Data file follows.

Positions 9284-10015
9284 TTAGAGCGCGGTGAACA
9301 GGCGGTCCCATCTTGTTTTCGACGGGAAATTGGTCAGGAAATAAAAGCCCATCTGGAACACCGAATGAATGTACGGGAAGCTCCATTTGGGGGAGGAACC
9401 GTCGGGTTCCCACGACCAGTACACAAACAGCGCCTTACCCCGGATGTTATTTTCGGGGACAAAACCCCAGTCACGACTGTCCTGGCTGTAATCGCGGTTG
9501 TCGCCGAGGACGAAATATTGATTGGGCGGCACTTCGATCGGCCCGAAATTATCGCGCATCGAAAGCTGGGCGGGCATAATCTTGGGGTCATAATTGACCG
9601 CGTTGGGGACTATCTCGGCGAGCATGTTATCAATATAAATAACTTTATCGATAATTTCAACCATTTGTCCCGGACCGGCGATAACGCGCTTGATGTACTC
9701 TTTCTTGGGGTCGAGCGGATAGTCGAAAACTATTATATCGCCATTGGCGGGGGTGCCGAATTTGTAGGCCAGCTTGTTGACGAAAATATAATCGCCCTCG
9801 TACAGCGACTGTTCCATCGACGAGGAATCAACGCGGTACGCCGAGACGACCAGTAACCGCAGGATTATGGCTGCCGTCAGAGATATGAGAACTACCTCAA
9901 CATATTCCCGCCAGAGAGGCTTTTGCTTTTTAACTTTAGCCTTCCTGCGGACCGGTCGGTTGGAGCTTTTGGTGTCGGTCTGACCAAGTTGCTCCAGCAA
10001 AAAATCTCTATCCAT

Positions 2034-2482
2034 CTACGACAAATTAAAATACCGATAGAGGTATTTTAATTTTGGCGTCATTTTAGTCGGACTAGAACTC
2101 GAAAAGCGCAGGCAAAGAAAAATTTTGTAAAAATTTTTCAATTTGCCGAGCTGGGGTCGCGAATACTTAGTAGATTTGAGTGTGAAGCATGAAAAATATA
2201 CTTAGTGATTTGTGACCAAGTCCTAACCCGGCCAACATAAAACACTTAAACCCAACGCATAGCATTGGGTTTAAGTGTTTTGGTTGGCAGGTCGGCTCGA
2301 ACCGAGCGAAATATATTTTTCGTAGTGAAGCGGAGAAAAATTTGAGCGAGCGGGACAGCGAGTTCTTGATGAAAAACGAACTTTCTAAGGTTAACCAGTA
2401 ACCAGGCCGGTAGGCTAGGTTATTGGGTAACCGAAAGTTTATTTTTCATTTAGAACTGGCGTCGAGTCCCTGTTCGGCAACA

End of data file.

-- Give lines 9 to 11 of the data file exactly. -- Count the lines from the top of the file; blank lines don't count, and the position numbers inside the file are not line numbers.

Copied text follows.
9901 CATATTCCCGCCAGAGAGGCTTTTGCTTTTTAACTTTAGCCTTCCTGCGGACCGGTCGGTTGGAGCTTTTGGTGTCGGTCTGACCAAGTTGCTCCAGCAA
10001 AAAATCTCTATCCAT

Positions 2034-2482